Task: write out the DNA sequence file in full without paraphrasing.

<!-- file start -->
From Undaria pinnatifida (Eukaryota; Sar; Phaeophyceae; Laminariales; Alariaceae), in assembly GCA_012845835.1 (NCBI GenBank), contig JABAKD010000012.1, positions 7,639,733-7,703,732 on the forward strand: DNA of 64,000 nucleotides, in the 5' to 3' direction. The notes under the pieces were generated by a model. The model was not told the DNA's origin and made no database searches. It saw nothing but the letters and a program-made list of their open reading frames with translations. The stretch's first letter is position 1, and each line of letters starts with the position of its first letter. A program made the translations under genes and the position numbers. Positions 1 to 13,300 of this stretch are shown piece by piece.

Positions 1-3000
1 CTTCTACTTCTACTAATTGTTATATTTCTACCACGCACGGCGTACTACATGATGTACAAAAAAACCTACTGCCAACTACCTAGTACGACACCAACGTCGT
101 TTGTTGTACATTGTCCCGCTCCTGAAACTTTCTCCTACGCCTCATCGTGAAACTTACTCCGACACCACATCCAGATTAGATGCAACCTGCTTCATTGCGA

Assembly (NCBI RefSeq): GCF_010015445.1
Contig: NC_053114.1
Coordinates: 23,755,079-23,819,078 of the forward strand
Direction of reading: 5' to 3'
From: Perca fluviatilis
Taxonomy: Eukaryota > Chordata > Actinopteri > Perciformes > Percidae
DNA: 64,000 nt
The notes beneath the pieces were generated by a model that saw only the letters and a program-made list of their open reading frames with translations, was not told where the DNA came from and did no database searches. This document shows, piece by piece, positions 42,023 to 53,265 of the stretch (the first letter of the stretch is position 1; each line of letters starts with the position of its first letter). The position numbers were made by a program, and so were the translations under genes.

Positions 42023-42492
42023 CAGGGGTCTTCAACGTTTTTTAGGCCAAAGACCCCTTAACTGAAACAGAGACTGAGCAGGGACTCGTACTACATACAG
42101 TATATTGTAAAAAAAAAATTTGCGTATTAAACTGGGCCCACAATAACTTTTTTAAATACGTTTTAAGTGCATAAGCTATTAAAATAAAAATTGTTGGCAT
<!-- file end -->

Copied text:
From Undaria pinnatifida (Eukaryota; Sar; Phaeophyceae; Laminariales; Alariaceae), in assembly GCA_012845835.1 (NCBI GenBank), contig JABAKD010000012.1, positions 7,639,733-7,703,732 on the forward strand: DNA of 64,000 nucleotides, in the 5' to 3' direction. The notes under the pieces were generated by a model. The model was not told the DNA's origin and made no database searches. It saw nothing but the letters and a program-made list of their open reading frames with translations. The stretch's first letter is position 1, and each line of letters starts with the position of its first letter. A program made the translations under genes and the position numbers. Positions 1 to 13,300 of this stretch are shown piece by piece.

Positions 1-3000
1 CTTCTACTTCTACTAATTGTTATATTTCTACCACGCACGGCGTACTACATGATGTACAAAAAAACCTACTGCCAACTACCTAGTACGACACCAACGTCGT
101 TTGTTGTACATTGTCCCGCTCCTGAAACTTTCTCCTACGCCTCATCGTGAAACTTACTCCGACACCACATCCAGATTAGATGCAACCTGCTTCATTGCGA

Assembly (NCBI RefSeq): GCF_010015445.1
Contig: NC_053114.1
Coordinates: 23,755,079-23,819,078 of the forward strand
Direction of reading: 5' to 3'
From: Perca fluviatilis
Taxonomy: Eukaryota > Chordata > Actinopteri > Perciformes > Percidae
DNA: 64,000 nt
The notes beneath the pieces were generated by a model that saw only the letters and a program-made list of their open reading frames with translations, was not told where the DNA came from and did no database searches. This document shows, piece by piece, positions 42,023 to 53,265 of the stretch (the first letter of the stretch is position 1; each line of letters starts with the position of its first letter). The position numbers were made by a program, and so were the translations under genes.

Positions 42023-42492
42023 CAGGGGTCTTCAACGTTTTTTAGGCCAAAGACCCCTTAACTGAAACAGAGACTGAGCAGGGACTCGTACTACATACAG
42101 TATATTGTAAAAAAAAAATTTGCGTATTAAACTGGGCCCACAATAACTTTTTTAAATACGTTTTAAGTGCATAAGCTATTAAAATAAAAATTGTTGGCAT